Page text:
Good luck but don’t forget the value of credibility even in an opinion piece.


    • Honestly, I appreciate your naïveté. Thank you.

      Yes, Irma, next time I will contact Ross Murdoch and ask him whether his company has misappropriated $100m of shareholder capital. Or maybe I will just ask Esra when she gets out of jail.



      • Geez, you get a but narchy easy. I was just suggesting how much better your opinion piece would it be if it was an informed opinion by speaking to the company. How can it hurt?
        You can throw out the Esra lines, very funny, but how about asking the company why they chose PHN instead of bagging it first or maybe ask PYC why they’re ‘stuck’ in a petri dish.
        Critiquing their responses would be of greater interest.
        I’m led to believe that after your critique of the Retts trial that the man himself, Richard Treagus, offered to discuss things with you, but the offer was never taken up…why let verification of facts spoil a good blog, hey.
        What were you concerned about? The refuting of your claims?
        It’s like asking a Al Gore what future weather pattern would indicate a cessation of global warming and he’d probably answer – none, we can attribute any weather pattern in some way to global warming. In other words you don’t want to know anything different.
        And here, I believe, we have the reason why you aren’t prepared to speak to those with the real answers. You don’t really want to know about them, otherwise you would have already asked.
        But knock yourself out champ. Your way’s got to be the right way with your level of intellect. I can’t compete with that. Your resume tells me that. It runs so deep I still can’t get through it.
        Good luck with it though. As I said your concept is good just need a bit of tidying up.


      • Irma,

        It’s not funny. None of this is funny. Put yourself in the shoes of the CEO of PYC or POH, what are you going to do, just admit that your product development is garbage, that you are riding a financial gravy train? Please. Although it’s a shame you put NEU in the same bucket, it isn’t.

        And you how do you know I didn’t meet up with Richard Treagus (who is someone I am publicly on the record as having admiration for)? To be clear, what I didn’t take up was his offer of a “private explanation” of why his company was better than I thought. It is the responsibility of a public company CEO to responsibly and transparently explain the progress of the company. When this isn’t done, I call it out. I don’t claim to be God’s gift to life sciences, but I have literally seen hundred of companies in my career (maybe a thousand) and so after a while you get pretty good at spotting when things are amiss.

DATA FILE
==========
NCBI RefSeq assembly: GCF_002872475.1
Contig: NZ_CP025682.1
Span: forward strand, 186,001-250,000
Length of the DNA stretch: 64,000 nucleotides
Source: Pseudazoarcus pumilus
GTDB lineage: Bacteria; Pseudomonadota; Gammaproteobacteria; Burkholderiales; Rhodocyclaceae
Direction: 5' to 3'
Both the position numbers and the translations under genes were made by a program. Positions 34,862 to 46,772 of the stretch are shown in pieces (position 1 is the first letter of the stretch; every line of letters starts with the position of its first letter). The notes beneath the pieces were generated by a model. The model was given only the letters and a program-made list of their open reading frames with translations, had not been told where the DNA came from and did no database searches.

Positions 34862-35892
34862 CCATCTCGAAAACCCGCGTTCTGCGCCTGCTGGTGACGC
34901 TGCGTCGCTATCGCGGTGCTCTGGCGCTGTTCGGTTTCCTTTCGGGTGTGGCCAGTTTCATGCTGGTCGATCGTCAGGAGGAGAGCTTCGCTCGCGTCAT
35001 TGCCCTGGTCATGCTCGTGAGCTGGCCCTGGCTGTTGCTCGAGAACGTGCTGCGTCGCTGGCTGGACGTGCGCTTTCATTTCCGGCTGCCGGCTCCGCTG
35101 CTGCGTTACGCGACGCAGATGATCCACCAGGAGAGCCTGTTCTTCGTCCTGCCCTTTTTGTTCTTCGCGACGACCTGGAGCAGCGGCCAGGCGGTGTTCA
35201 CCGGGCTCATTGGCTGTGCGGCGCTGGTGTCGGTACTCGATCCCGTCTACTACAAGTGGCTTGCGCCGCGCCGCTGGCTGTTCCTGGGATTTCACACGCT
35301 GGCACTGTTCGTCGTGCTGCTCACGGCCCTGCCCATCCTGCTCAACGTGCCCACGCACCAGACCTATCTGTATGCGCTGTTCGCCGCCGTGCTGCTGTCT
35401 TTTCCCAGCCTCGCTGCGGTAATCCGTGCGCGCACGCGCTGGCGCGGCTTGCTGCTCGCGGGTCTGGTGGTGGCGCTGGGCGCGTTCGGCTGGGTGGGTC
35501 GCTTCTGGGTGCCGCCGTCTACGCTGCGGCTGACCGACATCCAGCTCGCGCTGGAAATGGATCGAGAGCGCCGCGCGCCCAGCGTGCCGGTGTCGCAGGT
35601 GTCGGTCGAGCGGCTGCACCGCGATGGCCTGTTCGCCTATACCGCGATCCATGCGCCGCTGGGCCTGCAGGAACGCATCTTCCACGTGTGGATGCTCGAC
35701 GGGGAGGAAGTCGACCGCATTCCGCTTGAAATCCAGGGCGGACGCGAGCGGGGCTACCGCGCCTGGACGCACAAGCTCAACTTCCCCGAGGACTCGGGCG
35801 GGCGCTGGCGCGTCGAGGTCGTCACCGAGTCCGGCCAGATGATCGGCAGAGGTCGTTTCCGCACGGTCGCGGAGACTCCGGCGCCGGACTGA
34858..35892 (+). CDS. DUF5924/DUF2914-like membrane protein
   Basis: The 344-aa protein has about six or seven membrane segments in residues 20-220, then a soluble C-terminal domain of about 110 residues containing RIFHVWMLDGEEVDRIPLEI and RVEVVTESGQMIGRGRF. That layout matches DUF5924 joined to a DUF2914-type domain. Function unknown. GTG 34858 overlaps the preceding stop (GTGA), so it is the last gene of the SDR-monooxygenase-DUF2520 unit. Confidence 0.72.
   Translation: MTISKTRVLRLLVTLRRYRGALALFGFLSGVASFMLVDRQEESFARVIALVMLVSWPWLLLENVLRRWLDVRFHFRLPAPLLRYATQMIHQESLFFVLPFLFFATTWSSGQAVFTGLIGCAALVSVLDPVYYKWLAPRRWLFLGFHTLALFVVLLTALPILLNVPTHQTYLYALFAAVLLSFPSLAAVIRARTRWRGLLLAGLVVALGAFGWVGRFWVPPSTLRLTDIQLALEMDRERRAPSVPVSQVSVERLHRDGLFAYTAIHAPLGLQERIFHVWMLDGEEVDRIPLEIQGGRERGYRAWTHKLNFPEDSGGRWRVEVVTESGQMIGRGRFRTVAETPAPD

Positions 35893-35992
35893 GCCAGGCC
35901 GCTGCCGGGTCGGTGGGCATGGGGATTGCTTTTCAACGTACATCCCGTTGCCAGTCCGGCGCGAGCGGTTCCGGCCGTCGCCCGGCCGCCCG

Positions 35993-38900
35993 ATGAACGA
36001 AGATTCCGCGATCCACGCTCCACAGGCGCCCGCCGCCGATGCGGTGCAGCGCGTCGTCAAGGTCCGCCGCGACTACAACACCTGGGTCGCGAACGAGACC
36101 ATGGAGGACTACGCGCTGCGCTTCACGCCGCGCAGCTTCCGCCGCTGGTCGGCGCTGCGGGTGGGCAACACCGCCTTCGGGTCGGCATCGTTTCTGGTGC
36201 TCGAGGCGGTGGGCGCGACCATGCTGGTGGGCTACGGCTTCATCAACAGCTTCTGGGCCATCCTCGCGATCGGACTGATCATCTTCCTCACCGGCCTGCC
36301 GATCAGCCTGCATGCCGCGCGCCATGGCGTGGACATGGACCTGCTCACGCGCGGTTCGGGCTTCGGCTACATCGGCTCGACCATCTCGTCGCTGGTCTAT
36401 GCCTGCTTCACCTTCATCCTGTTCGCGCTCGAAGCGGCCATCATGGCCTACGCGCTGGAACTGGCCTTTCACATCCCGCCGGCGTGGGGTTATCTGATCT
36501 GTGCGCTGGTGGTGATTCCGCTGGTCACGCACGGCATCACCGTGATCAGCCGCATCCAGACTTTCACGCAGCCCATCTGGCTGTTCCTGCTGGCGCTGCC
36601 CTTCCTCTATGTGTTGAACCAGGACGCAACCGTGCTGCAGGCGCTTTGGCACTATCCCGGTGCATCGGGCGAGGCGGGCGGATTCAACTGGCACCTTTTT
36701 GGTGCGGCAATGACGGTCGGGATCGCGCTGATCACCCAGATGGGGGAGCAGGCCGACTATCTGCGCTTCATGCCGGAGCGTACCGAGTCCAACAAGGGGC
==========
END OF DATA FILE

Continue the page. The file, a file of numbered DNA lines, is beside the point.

It’s also nothing like Al Gore. Moreover, anyone who feels that my position is incorrect or poorly analysed has the full freedom to post a refute and I will not censor it. Even you – notwithstanding that your criticism is about me, not about anything I have written about these companies.

        But just to be clear – even with a new CEO, POH’s claims are not materially different – and the last CEO went to jail. It is my position that virtually every company announcement and press release up until the end of Esra’s tenure lacks credibility, precisely because she was inherently dishonest. I see no evidence whatsoever of a change of culture in the company since.

        In the case of PYC, the company has never moved anything beyond a story. It’s raised tens of millions of dollars of capital but never even remotely attempted to take something into the clinic. Either it is because it lacks the capacity to do so (possible), or it would just rather continue to tick along as it is, providing a lifestyle (probable). It’s done nothing for patients or shareholders.

        In the case of NEU, I may very well be proven wrong because the last set of data looks surprisingly compelling. But I maintain my position – with some credibility – that company is highly selective about what information it presents and the fact that it does not publish its clinical data in a peer-reviewed setting (especially critical for this kind of clinical science) is a major flaw and a major omission of the company. This is not conjecture, this is fact.

        SO – thank you for your feedback, “champ”. Like most things in life, where you choose to invest your money is your choice. I am not a financial adviser, I just have an informed opinion and I am confident enough to share it without too much sugar-coating. You are most welcome to ignore it.

        Thanks for reading.


  5. Sure thing. We can agree to disagree with some of your approach but I do admire your determination and concept.
    I do hope that if things turn for these companies that you’d be one of the first to recognise this.
    Have a good festive season


  6. A blistering critique even by your standards Chris. Your 20 questions are great but I’m not sure where you are going to get 20 good answers from. A couple of points.

    The labeling for TMP voltaren gel sold in India has been posted on HC along with pictures of knees and glowing testimonials:

    From the labeling it does appear as if some sort of clinical superiority for the gel has been established. On the other hand it is known that POH has only conducted PK/P1 studies. On Hot Copper a discrepancy like this can only mean one thing. Novartis has conducted secret P2 clinical efficacy studies.

    But unfortunately the gel sells for $2 a tube and revenues back to POH are around $120k a year. And the new POH management have said they don’t think that the product is suitable for wider distribution. Its a dud.

    With respect to the acne study. You will have to comb many company announcements before you find a company claiming that the vehicle comparator in a three arm trial was actually an active and so the null results from the trial were an amazing breakthrough. Yep – the vehicle in the acne trial was TMP alone (without tretinoin). When POH got a large placebo effect they claimed this was actually a success for TMP.